You want to leave because you are brave enough to believe that life could be better. That’s your hope. Are you ready to embrace it fully, and move on to the next steps?

If your current therapist has been trying to convince you to stay in your marriage, find another one. Find one who will help you start crafting your questions, and making your to-do list. These questions will not include: “Can I leave?” You have already given yourself permission to do so.

There are questions about ending the relationship. How do you want you and your husband to navigate this split with care and respect? What practical supports and emotional supports are you going to need immediately, how can you put these supports in place, and who can help you? How do you want to make sure your children have support while not over-extending yourself or shrinking your own needs?

Then there are questions about you, and your future. Why have you devalued your own needs for so long? Who are you, beyond the needs of your husband and children? What do you value and enjoy, what awakens your curiosity and passion? What do you want your life to look like, and include? You mightn’t know yet. That’s okay. You might have a very clear idea that changes completely as you begin to live it. That’s fine too. Hope is an exploration of what is possible. You are about to start exploring all the other possibilities of your life – not all of them will stick. But the more you try, the more you’ll learn about yourself and the closer you’ll get to the life you want.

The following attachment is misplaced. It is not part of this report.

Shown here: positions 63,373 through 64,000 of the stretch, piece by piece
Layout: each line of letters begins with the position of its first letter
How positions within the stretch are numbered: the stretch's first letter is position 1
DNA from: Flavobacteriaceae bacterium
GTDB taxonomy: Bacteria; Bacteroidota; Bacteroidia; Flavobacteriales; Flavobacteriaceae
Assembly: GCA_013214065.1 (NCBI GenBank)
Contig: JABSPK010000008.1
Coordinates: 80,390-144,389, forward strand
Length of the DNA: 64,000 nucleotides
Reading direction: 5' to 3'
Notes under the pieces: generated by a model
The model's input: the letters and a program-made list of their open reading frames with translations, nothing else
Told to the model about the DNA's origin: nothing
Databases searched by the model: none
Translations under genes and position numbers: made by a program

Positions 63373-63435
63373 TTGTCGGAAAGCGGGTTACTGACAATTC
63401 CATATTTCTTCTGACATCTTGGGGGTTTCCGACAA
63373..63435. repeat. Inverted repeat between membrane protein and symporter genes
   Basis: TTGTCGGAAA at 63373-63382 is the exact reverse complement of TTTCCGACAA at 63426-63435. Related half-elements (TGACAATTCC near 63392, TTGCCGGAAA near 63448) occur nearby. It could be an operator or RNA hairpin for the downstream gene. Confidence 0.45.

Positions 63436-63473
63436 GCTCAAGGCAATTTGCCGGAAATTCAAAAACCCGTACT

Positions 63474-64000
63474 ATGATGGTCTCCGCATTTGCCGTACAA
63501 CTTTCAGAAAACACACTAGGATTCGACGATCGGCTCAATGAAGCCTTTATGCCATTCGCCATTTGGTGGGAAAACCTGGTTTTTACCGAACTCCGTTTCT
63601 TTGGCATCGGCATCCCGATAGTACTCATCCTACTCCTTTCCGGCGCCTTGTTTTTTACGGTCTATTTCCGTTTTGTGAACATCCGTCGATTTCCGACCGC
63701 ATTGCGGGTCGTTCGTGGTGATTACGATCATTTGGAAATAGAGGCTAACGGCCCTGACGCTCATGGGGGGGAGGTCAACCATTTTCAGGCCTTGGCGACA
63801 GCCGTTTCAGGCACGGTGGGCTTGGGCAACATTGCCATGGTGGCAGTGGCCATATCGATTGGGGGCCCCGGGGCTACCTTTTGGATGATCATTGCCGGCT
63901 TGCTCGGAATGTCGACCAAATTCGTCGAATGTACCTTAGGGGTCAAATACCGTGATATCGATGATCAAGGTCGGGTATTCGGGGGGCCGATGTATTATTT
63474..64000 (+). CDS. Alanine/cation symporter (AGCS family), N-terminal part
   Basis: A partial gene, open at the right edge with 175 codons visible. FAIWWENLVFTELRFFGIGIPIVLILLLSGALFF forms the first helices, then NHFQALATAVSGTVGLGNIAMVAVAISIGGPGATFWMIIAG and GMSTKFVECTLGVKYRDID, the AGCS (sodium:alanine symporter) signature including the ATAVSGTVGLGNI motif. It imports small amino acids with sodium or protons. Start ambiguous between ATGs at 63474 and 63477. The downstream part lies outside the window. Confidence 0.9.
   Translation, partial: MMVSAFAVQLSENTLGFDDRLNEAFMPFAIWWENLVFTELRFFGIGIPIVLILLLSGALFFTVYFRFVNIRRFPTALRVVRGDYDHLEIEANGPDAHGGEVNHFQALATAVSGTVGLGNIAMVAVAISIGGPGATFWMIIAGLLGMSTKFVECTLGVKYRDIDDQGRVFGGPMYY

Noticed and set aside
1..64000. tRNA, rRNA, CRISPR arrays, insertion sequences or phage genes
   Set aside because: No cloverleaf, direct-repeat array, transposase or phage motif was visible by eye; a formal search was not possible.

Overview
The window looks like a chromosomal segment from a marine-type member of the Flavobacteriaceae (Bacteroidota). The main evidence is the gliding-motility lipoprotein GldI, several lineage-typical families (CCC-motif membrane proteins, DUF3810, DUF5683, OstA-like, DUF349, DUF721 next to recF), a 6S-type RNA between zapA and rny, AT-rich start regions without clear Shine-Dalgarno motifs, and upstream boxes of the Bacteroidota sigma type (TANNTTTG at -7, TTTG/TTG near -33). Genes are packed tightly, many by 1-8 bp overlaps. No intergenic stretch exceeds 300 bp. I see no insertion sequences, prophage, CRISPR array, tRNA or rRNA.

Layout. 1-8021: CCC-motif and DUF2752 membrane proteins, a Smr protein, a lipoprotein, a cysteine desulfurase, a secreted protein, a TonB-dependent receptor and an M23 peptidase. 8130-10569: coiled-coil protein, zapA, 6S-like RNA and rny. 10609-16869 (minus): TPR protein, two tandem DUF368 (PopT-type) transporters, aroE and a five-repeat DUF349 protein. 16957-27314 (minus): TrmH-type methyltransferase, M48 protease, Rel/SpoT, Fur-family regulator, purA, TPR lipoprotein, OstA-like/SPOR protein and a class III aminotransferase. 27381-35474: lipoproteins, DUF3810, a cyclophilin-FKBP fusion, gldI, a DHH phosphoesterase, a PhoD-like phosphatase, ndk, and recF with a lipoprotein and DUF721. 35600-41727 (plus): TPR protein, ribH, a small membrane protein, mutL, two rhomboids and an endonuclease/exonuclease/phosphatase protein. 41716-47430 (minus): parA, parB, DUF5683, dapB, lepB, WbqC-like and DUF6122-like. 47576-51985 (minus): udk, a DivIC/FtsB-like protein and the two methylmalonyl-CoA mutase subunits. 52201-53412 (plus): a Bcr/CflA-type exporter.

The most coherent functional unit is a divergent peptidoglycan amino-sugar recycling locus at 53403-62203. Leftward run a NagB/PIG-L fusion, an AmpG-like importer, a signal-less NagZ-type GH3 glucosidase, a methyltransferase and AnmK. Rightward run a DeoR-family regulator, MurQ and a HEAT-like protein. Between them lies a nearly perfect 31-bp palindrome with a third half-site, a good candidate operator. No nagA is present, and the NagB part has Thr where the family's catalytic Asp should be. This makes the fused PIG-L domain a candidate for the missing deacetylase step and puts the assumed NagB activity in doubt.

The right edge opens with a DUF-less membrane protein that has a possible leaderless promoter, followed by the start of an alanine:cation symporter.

You don’t need my permission to leave. But let me extend my admiration, best wishes and gratitude. Thank you for giving yourself permission to hope – because in so doing, you show others how to do it, too. Good luck.